Human Proteins, Magdalene Laundries, EdTech, More: Thursday Afternoon ResearchBuzz, July 22, 2021


The Guardian: AI firm DeepMind puts database of the building blocks of life online. “Last year the artificial intelligence group DeepMind cracked a mystery that has flummoxed scientists for decades: stripping bare the structure of proteins, the building blocks of life. Now, having amassed a database of nearly all human protein structures, the company is making the resource available online free for researchers to use.”

Galway Advertiser: NUIG law postgrads create school teaching resources on Ireland’s institutional abuses. “The resources, which were created with survivors, school teachers, pupils, activists, and artists, are designed to help secondary school teachers address the human rights violations suffered in the industrial schools, Magdalene Laundries, and mother and baby institutions. The resources are published on the ICHR and Open Heart City project websites, and will be available as a free download.”

PR Newswire: Virginia Researchers Map the “EdTech Genome:” Publish 10 Variables that Affect Effectiveness of Technology in the Classroom. (PRESS RELEASE) “Even before the pandemic, the U.S. was spending between $25 and $41 billion per year on education technology—but schools and districts make these high-stakes purchasing decisions with almost no information about which tools work where or why. As a result, approximately half of all education technology is either used ineffectively, materially underused, or unused entirely. To address this challenge, the EdTech Genome Project brought together researchers, educators, industry representatives, and policymakers to define and measure the 10 variables identified as most likely to have the greatest impact on edtech selection and implementation.”

Notre Dame News: Notre Dame launches platform for online access to library, museum holdings. “The Hesburgh Libraries and the Snite Museum of Art at the University of Notre Dame have launched Marble (Museum, Archives, Rare Books and Libraries Exploration) — an online teaching and research platform designed to make distinctive cultural heritage collections from across the University accessible through a single portal…. Faculty, students and the general public can browse Marble and download select digitized materials from the Snite Museum of Art, Rare Books & Special Collections and the University Archives in a single platform — including books, manuscripts, sculptures, paintings, photographs, ephemera and more. Each item displays one or more images with descriptive information and linked metadata to view related or similar items.”


9to5 Google: Google Lens coming to desktop Chrome as new integrated image search tool. “This is a significant expansion of Google Lens. It’s already available on mobile web in Image Search, but integration with desktop Chrome is much more significant. It comes after Google added Lens to Photos on the web in April for OCR text capabilities. On Android, long-pressing on any picture in Chrome gives you a similar ‘Search with Google Lens’ option that is powered by the Google app.” It doesn’t appear that the desktop version is quite as powerful as the mobile version, but it’s more than it was.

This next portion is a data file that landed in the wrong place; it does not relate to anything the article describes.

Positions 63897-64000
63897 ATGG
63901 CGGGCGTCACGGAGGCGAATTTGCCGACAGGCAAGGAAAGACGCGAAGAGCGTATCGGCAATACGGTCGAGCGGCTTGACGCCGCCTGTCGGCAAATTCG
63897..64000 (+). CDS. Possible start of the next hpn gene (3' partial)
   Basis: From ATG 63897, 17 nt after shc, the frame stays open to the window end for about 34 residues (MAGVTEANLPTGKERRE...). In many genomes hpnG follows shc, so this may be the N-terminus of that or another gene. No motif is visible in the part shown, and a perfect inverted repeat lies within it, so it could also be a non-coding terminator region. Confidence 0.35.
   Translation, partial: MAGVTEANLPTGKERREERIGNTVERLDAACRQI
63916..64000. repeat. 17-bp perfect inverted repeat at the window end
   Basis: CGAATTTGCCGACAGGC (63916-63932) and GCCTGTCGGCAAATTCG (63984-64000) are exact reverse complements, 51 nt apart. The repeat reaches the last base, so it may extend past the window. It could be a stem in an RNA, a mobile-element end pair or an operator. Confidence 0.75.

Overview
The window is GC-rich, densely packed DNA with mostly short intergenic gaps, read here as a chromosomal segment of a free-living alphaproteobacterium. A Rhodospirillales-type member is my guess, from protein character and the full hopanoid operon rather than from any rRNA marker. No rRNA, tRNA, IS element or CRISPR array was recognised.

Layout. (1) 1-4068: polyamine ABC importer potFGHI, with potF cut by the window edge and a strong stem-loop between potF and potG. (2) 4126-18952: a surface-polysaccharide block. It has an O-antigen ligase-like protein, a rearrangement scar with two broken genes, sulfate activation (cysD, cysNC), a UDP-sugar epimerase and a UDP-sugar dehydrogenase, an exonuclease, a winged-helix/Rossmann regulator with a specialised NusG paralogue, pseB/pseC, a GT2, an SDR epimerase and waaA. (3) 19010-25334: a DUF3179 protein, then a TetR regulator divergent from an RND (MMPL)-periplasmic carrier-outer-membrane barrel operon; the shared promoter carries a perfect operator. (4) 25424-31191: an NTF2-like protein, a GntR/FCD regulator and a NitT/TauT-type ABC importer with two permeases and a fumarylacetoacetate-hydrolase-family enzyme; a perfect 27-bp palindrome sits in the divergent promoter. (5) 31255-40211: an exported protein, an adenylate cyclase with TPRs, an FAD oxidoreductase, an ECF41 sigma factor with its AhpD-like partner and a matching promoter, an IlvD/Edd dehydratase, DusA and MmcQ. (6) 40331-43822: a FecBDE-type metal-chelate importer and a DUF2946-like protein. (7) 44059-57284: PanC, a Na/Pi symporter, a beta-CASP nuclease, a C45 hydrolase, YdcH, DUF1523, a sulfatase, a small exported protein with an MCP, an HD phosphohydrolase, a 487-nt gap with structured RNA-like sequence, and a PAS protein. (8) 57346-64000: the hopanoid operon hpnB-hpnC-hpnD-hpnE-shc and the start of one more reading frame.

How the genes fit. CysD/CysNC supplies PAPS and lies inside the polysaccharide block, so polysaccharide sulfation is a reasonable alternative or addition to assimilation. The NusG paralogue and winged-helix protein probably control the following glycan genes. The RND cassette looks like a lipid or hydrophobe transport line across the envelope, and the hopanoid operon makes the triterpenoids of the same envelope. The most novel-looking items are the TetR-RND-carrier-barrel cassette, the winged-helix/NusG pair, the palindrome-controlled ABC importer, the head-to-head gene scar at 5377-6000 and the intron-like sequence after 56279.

Wall Street Journal: Investigation: How TikTok’s Algorithm Figures Out Your Deepest Desires. “A Wall Street Journal investigation found that TikTok only needs one important piece of information to figure out what you want: the amount of time you linger over a piece of content. Every second you hesitate or rewatch, the app is tracking you.”


The Verge: Here’s how to check your phone for Pegasus spyware using Amnesty’s tool. “Amnesty International — part of the group that helped break the news of journalists and heads of state being targeted by NSO’s government-grade spyware, Pegasus — has released a tool to check if your phone has been affected. Alongside the tool is a great set of instructions, which should help you through the somewhat technical checking process. Using the tool involves backing up your phone to a separate computer and running a check on that backup. Read on if you’ve been side-eyeing your phone since the news broke and are looking for guidance on using Amnesty’s tool.” The process is fairly involved; folks without a lot of tech chops will need some help.

WQP: Test Your Well Water Act Introduced. “The Test Your Well Water Act was introduced July 20 by Rep. Mike Gallagher, Reps. Dan Kildee, Antonio Delgado, Elissa Slotkin, and Ron Kind. According to Congressman Mike Gallagher’s website, the bipartisan legislation would create an online tool on the U.S. EPA’s website for Americans with a private well to find resources to test their drinking water and understand the results. The tool aims to promote transparency and modernize access to EPA resources in an effort to educate Americans about their drinking water.”


GeekWire: Interactive new tool using satellites and AI creates more precise wildfire maps for public, firefighters. “The RADRFIRE tool uses infrared satellite imagery and artificial intelligence to create detailed wildfire maps to track and forecast fires. It was developed at the Pacific Northwest National Laboratory (PNNL) in Eastern Washington, in consultation with numerous agencies responsible for battling the fires — a job that keeps getting harder with worsening droughts and climate change. The Bootleg Fire currently burning in Southern Oregon is so fierce that it’s generating its own weather.”

ZDNet: Quantum computers: Google points the way towards scalable fault-tolerant quantum devices. “Google’s researchers have demonstrated that, subject to certain conditions, error correction works on the company’s Sycamore quantum processor and can even scale exponentially, in what is yet another step towards building a fault-tolerant quantum computer.” Good afternoon, Internet…

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